Famine on the horizon, if the situation in Mauritania continues to be ignored
"We travelled for days to get here," says Alaka. "We had heard that things were better in Sangrava. The past two harvests in our home village had been very poor and we just didn't have enough to eat. We used to own animals, but when the last one died we knew we had to move."
Alaka and her family are amongst the poorest in this very poor part of the country. They travelled to Sangrava, in the Aftout region, with only the clothes they were wearing and the mixture of cloth blankets which now provide a tent-like shelter under which they sleep. Alaka's sons and daughters all work in the houses of richer land-owners in order to earn a little money to provide food for themselves and their ten children.
One meal a day is being provided by means of a UN World Food Programme distribution of maize but, as is evident from the children, this is not enough. Early signs of malnutrition are evident: children's bellies sticking out because the muscles of the abdomen are wasted and weak, their faces showing signs of an age their bodies may never reach, a tearful lethargy in bodies which should be filled with a child's youthful exuberance.
The single piece of hope Alaka and many others like her have had since she came here is provided by a women's cooperative operating in Aftout.
The Nissa Bank was set up by Unicef in 1998 and is now funded by Oxfam. The poorer families in Aftout were forced to go into debt to get through the 'hunger gap' period, normally between May and June each year, when food and money have run out but the rainy season has not yet started. These loans had to be taken, at high rates of interest, from shopkeepers in the bigger towns.
The Nissa Bank is currently providing over 6,000 women with loans of up to 150,000 Ouguiya (=A335). This loan facility, together with the local shops members have opened with income from the bank, have meant that crops and animals have stayed within the Aftout community and, during the more difficult years, have been used to raise extra money for these families.
In previous years the women's cooperative has helped the families of Aftout get through some lean periods. But, even by Mauritanian standards, this year's has been extreme. This is the worst in 15 years, with an almost complete crop failure and no hope of a further harvest before September 2003. With the price of sorghum having more than doubled due to the lack of supply and with the sale price of livestock less than half due to over-supply as people are forced to sell their only assets, the limited resources people have are stretched beyond breaking point.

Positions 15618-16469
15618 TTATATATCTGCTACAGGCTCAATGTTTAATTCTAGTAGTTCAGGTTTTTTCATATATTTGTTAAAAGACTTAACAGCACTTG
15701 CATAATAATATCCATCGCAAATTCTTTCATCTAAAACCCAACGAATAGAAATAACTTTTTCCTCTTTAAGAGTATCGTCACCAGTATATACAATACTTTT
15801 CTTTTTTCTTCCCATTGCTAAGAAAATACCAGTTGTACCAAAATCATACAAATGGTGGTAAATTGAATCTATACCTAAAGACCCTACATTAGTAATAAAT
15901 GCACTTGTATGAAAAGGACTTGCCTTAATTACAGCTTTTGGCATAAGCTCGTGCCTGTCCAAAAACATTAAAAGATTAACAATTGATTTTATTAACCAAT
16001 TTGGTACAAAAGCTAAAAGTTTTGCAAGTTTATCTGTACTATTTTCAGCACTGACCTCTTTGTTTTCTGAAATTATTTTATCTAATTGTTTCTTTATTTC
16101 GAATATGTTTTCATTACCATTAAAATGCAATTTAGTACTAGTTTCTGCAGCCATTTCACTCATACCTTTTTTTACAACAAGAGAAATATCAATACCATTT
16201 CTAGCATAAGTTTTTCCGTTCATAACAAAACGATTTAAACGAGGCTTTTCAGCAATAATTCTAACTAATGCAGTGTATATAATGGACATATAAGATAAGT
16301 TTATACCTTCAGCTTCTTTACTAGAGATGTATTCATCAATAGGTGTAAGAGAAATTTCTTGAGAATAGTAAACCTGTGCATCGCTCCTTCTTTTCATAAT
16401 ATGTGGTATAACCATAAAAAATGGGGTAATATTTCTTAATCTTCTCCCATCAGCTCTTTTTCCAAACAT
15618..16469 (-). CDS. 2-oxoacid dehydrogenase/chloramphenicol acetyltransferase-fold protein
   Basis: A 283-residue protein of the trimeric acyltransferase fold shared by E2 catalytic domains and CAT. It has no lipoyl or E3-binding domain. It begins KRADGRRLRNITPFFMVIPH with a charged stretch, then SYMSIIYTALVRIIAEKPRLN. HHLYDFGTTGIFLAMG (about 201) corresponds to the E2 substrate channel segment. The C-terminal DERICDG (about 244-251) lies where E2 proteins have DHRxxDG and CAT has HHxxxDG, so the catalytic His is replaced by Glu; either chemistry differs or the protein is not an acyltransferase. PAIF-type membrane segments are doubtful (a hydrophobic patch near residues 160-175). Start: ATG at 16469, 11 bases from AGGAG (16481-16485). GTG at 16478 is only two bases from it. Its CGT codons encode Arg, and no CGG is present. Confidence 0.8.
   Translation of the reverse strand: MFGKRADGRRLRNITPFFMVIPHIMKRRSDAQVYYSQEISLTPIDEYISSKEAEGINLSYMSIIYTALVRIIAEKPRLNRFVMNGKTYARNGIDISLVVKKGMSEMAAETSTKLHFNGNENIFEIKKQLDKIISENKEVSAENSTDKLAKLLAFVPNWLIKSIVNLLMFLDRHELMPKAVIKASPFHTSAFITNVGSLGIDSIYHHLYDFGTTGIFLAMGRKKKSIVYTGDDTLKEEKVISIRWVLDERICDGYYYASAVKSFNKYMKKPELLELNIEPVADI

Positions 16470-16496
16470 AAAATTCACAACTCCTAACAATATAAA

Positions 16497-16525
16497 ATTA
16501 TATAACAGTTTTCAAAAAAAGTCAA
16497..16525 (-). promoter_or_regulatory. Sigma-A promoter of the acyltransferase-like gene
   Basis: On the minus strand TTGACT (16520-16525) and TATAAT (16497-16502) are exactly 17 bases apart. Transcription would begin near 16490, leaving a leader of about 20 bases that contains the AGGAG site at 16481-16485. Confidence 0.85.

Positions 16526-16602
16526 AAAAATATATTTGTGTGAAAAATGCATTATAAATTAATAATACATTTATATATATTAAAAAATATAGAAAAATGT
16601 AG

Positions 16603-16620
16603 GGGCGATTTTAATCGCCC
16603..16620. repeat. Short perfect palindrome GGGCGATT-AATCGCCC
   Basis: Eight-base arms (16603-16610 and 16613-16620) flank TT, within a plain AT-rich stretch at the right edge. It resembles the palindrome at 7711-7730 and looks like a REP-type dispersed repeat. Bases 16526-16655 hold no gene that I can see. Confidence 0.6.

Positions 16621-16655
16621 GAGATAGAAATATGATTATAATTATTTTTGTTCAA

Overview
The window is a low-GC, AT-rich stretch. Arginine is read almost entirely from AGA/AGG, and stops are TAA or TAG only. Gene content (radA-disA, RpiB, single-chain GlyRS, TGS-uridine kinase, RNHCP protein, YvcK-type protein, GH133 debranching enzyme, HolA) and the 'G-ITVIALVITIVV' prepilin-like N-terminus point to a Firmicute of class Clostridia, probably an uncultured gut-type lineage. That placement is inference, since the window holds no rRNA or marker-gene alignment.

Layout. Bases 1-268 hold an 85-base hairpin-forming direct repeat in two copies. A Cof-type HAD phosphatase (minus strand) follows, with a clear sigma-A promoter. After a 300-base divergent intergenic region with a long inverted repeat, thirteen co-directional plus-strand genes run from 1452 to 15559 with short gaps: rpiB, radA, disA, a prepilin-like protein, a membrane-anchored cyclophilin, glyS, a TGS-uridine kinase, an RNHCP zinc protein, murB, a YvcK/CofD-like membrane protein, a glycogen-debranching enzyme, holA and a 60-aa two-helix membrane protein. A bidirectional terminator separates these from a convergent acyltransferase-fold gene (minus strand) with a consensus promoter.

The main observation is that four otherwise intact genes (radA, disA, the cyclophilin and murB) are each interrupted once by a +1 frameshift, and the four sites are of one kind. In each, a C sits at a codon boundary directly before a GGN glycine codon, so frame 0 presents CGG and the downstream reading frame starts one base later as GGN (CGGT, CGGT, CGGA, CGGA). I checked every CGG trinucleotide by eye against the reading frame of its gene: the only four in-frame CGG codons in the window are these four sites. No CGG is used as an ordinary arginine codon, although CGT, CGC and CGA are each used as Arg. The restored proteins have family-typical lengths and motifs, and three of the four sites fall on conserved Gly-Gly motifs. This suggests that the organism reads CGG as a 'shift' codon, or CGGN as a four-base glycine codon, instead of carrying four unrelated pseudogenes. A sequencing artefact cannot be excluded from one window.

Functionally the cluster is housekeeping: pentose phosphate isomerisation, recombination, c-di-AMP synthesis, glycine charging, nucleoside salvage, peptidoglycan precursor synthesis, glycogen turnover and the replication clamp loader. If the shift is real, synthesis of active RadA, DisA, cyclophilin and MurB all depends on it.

Aichatou Mint Demba, President of the Nissa Bank, explains: "we are able to give loans to women to help them get through the month or two before the next harvest. But this year people have to get through 9 months before the rains come in September. In addition, there are far more families in need of loans than during a normal year. We just don't have the money for them."
Women in the villages of Aftout have started making handicrafts, like the mats used for sleeping on, in order to gain extra income. But their need has gone beyond the little income they can earn from such work.
"Most of the men have left their villages to try and earn money in the capital, Nouakchott, or across into Mali," says Aichatou, "so the women are having to look after their children, their health and education, their animals and to provide food."
The people of southern Mauritania are very resilient and self reliant. They have adapted to life in this harsh environment and have developed different ways of coping in times of poor rains. But a total failure of crops has pushed even these people beyond their ability to cope.
Following an in-depth assessment of the situation in September, which identified the Aftout and Affolè regions as being in need of immediate food aid, Oxfam distributed seeds in December. Timed to coincide with the second cropping period and planted in time, these seeds have not prospered due to the continuing lack of water, normally held in dams to allow for an extension of the planting period, and attack by insects and birds, themselves fighting over the very limited available food.
With few international organisations working in Mauritania, Oxfam is now calling for funding, both for its own response and of the UN World Food Programme appeal, which will import food to the country and ensure that it is distributed to those most in need.
Communications Adviser, Humanitarian Department